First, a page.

When Gordon’s daughters were young, any long trip in the car meant; “Dad tell me a pirate story.” Daughter Beth, who would become a reporter, editor and public relations officer, had high standards. Pirate stories must contain risk, danger, buried treasure and surprise endings to get the seal of approval. Daughter Lisa, who later became a banker, wanted to review the logic of the plot development when the story ended. Beth liked ghosts but Lisa felt this confused the facts.

Pirate Books

We found pirate books in great demand. One bookstore owner indicated that if a used book on pirates arrived, it would be sold in a matter of hours. One trend in pirate literature, he told us, is interest in women pirates.

We found documentation of over 41 women pirates. We also found a few myths about piracy.

Pirates & Privateers

There were two kinds of sea marauders, legal privateers and pirates. Privateers had the authorization of a government and became heroes for looting and pillaging the government’s enemies. Pirates, without government sponsorship, would be hung for their sea crimes.

Pirate Treasure

What about stories of treasure?  Pirates divided the treasure but usually sold stolen goods and spent all money after a few days in port. Pirate ships were crowded and disease filled but the allure of instant plunder and adventure attracted many including women during the golden age of piracy from 1650-1726.

Anne Bonny, Mary Read and Calico Jack Rackham

Two famous women pirates were Anne Bonny and Mary Read whose pirate activities centered on the Atlantic Ocean and West Indies.

Bonny and her husband, John “Calico Jack” Rackham noted for his colorful clothes, stole a ship to resume his pirate career after a previously gained a pardon.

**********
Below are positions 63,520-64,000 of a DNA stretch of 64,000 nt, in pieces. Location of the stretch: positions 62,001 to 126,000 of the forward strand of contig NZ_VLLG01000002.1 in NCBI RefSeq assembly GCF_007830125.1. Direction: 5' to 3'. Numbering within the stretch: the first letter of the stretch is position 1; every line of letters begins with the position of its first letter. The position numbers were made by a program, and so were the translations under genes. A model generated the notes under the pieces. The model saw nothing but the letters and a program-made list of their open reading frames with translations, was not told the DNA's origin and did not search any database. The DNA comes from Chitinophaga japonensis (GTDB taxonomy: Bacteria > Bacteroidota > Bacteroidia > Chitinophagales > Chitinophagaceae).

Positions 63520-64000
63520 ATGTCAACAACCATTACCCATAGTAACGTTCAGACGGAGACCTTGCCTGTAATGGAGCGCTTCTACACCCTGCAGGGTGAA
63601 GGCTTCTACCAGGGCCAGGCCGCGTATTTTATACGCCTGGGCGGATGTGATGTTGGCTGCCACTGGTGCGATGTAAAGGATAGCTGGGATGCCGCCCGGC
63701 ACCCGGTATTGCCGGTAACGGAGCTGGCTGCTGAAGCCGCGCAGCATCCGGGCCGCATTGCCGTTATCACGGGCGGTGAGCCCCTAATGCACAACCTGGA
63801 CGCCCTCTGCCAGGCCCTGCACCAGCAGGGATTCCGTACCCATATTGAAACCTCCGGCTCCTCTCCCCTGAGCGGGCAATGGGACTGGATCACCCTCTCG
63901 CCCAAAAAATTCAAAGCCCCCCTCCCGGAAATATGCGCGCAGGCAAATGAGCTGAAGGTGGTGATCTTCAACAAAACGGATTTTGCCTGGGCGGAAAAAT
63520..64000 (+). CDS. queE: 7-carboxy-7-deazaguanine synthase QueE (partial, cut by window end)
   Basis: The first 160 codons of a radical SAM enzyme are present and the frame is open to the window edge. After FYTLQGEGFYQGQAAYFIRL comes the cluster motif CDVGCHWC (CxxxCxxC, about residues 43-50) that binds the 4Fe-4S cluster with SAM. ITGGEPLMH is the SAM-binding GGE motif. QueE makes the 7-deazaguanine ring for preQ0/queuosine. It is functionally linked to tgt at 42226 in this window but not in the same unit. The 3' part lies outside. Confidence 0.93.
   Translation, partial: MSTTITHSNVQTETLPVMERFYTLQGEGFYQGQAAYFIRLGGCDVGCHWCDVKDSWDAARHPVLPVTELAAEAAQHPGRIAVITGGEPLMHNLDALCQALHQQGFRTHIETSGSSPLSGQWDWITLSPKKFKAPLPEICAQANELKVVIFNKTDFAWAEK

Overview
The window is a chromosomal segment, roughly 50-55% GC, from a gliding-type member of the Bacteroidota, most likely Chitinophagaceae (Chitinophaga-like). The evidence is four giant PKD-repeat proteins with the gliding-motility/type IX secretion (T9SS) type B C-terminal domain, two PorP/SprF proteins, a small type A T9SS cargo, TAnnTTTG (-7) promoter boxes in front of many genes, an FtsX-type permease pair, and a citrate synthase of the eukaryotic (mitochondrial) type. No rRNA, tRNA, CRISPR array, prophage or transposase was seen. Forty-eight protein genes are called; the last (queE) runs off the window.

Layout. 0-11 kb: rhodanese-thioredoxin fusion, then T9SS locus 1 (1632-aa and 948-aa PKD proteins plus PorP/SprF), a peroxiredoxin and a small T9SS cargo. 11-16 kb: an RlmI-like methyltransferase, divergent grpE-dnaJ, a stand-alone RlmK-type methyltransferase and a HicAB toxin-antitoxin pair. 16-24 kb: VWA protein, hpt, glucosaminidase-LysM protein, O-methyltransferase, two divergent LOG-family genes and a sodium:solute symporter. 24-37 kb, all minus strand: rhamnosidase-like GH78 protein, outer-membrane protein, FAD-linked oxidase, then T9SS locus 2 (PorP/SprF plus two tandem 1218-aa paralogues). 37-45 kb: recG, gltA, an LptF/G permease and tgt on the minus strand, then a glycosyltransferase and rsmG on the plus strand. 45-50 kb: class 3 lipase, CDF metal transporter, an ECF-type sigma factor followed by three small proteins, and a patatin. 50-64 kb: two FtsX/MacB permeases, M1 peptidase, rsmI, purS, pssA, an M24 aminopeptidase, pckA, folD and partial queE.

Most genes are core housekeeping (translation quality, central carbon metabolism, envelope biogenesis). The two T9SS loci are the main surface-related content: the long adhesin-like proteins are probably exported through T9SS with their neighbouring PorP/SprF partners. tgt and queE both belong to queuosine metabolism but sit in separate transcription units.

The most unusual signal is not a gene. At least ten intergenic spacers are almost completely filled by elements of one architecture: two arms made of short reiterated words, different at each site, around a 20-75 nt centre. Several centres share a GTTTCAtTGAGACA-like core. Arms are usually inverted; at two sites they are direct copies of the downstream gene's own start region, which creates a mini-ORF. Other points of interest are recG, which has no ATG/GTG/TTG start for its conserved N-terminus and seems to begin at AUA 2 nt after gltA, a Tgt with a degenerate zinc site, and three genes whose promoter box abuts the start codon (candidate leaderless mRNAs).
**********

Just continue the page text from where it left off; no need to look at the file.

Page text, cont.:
Bonny helped recruit Read and she and Mary were excellent fighters and on several ‘most wanted’ pirate lists. Preying mostly on merchant vessels, they successfully pilfered treasure on land and sea. Part of a pirate’s success was based on selecting ships for boarding that were not well defended. Anne Bonny and Mary Read fought as a team and were masters of pirate tactics.

Mary Read fell in love with the ships navigator, an artist, who had been forced aboard. When her love interest was challenged to a duel, Mary did not think he would win. Before the scheduled fight she slapped his challenger hard in the face and demanded an immediate duel. Read killed the pirate before her betrothed arrived.

Complaints from sea merchants were numerous and officials began to take note. Rackham, Bonny and company were too successful. Governor Nicholas Lawes (Governor of Jamaica 1718-1722) issued the order to capture Rackham and his crew. Anne Bonny and Mary Read fought hard but their comrades were drunk and unable to fight. They were captured, tried and sentenced to hang.

Mary begged unsuccessfully for the life of her betrothed lover, who she claimed was not a pirate. Bonny was still angry at Jack for not fighting and said, “If you’d fought like a man you needn’t hang like a dog.” Anne Bonny and Mary Read were pregnant and could not be hung under law, until the birth of their child. Mary died of heartbreak over her hanged lover before her child was born.

Anne Bonny’s father, a wealthy South Carolina merchant with many contacts, made financial arrangements for Anne’s release. According to “The Oxford Dictionary of National Biography,” Anne Bonny returned to Charleston, had Rackham’s child and eventually married Joseph Burleigh and had more children. This is based on information given by her descendants.

Women’s opportunities in piracy were limited; there were pirate rules against women being aboard a pirate ship. After studying over 41 documented women pirates, who all seemed to be the equal of men, we could only conclude that where there is a Clyde there will always be a Bonny, even in piracy!


Gordon Mercer is past president and on the Board of Trustees of Pi Gamma Mu International Honor Society and professor emeritus at Western Carolina University. Marcia Gaines Mercer is a published author and columnist. Photo by JD Lasica.

Happy 20th Birthday Cary YMCA!

Story by Lindsey Chester. Photo of 1992 ribbon-cutting provided by the Cary YMCA.

Cary, NC- Hard to believe, but this year the Cary Family YMCA turned 20 years old. I met with Executive Director, Diane Hillsgrove to talk about the past and future of this powerful community organization. Read more